ARM problem. please read and help =(

Discussion in 'Racquets' started by Tennissssssss, Mar 5, 2008.

  1. Tennissssssss

    Tennissssssss New User

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    Hi I play for highschool team and im 6 feet tall and weigh 160 lbs.

    currently, im using my o3 hybrid shark mid+ and ppl kept saying

    my racket is a girl racket and felt light.

    so, i decided to add some weights inside the butt cap and i did.

    it feels a lot head light now, and i guess im hitting better serves,

    but somehow, im getting pain in my arm, its not tennis elbow.

    between my elbow and my shoulder. its not really bad so i can still play

    tennis but it really does hurt and bothers me.

    am i not strong enough to use my modded racket?

    should i take off the lead?
     
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  2. vndesu

    vndesu Hall of Fame

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    mayb its your strings or the way you hit
    if i were you id look into pro kennex rackets like the ki series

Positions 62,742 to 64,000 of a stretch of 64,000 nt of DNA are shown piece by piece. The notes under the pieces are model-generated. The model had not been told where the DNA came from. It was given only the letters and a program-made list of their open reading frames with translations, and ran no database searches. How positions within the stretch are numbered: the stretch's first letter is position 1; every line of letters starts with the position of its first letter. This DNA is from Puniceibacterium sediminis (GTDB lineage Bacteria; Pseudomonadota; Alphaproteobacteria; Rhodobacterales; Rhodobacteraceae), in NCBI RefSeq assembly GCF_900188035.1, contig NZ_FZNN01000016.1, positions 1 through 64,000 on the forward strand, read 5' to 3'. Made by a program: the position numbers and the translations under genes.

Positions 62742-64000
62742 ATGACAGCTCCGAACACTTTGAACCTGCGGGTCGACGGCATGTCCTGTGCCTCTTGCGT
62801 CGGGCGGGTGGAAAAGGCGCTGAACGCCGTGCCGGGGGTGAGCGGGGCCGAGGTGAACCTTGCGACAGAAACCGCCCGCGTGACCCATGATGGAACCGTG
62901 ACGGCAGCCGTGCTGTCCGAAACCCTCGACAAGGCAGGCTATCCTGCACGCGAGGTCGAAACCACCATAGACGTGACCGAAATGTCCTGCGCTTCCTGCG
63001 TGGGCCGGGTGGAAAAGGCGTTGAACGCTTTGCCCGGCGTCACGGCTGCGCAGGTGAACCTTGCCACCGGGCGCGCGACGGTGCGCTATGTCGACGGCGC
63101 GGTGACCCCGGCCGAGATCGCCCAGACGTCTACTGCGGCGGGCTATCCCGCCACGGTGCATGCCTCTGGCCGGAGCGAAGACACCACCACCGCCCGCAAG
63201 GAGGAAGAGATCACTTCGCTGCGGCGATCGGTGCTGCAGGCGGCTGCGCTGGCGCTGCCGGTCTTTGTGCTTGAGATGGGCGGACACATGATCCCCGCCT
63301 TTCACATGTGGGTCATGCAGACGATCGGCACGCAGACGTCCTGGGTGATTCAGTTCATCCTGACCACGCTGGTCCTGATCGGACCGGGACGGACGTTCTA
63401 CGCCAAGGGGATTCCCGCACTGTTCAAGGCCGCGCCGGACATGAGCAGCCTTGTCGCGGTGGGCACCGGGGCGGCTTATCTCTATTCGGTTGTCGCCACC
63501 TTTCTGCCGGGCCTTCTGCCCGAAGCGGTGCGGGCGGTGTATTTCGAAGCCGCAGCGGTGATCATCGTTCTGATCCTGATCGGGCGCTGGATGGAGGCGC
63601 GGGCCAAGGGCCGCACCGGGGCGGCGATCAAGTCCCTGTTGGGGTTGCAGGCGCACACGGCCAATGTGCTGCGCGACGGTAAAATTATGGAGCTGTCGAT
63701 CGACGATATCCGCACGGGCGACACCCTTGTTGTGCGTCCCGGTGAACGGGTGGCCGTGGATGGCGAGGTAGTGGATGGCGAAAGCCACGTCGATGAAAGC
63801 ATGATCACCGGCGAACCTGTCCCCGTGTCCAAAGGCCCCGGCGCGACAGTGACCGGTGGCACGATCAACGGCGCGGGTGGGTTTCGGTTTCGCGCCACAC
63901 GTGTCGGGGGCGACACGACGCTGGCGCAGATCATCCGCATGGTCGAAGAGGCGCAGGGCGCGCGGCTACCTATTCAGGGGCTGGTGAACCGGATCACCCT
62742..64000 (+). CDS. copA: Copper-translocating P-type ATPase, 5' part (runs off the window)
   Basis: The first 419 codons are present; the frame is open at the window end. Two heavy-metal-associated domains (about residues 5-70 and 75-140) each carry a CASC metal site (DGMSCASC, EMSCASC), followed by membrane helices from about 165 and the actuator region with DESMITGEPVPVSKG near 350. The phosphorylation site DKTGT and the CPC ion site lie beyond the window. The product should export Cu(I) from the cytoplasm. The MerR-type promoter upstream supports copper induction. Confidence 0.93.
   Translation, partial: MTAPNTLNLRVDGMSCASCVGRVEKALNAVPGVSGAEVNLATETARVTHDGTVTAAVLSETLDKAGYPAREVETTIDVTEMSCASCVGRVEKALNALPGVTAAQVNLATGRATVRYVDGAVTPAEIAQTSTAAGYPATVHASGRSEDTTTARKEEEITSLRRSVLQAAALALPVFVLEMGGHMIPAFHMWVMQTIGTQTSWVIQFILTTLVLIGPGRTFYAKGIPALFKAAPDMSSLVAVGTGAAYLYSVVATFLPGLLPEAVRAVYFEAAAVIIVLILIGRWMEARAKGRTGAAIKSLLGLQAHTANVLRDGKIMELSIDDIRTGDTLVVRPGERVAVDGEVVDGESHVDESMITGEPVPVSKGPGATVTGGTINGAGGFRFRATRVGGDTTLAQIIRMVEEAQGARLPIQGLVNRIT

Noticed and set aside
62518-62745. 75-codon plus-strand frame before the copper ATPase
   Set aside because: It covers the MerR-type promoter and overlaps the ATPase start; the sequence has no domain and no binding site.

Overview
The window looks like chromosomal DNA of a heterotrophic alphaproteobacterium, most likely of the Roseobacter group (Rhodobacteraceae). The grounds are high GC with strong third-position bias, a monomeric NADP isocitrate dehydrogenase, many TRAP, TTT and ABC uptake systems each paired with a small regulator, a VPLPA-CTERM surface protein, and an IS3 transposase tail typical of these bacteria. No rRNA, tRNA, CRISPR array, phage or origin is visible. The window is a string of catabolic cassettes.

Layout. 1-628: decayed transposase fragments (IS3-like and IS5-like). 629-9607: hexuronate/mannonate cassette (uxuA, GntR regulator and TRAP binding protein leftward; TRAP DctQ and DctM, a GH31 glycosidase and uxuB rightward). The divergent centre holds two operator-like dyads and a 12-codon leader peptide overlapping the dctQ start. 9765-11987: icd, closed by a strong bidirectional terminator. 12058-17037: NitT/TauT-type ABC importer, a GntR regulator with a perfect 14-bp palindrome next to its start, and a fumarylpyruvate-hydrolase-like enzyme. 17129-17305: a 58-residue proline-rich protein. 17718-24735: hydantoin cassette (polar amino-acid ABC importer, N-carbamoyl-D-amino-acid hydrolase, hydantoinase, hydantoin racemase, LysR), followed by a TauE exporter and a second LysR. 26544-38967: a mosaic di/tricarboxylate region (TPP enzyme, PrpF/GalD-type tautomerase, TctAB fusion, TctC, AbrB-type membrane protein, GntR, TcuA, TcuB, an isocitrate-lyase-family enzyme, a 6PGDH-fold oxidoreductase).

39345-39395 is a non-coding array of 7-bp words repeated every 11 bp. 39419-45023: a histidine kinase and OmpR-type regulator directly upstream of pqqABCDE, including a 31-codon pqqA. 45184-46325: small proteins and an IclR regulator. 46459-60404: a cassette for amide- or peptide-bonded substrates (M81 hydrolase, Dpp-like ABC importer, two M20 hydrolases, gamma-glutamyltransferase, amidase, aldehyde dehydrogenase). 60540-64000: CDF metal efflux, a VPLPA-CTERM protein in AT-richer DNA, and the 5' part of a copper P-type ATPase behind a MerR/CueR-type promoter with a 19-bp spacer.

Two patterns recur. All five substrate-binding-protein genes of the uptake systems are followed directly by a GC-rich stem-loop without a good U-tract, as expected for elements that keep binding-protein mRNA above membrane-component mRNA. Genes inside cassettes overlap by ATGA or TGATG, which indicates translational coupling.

pain relievers.
     
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  3. LanEvo

    LanEvo Hall of Fame

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    yea pk are the pain relivers i have the 5g and its great for tennis elbowers
     
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  4. Tennissssssss

    Tennissssssss New User

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    well as i said, i am not having tennis elbow right now.

    its between my elbow and my shoulder.

    i thought tennis elbow is pain between your wrist and your elbow?
     
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  5. louis netman

    louis netman Hall of Fame

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    If I recall correctly, the 03 Shark is a pretty firm/lightweight frame. Add poly strings and you've got a recipe for arm problems.

    Given you have proper technique: 1) rest your arm until the pain subsides,
    2) switch to a softer string, 2) decrease tension. Please repost if you continue to have arm difficulty...
     
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  6. jasonchu

    jasonchu Rookie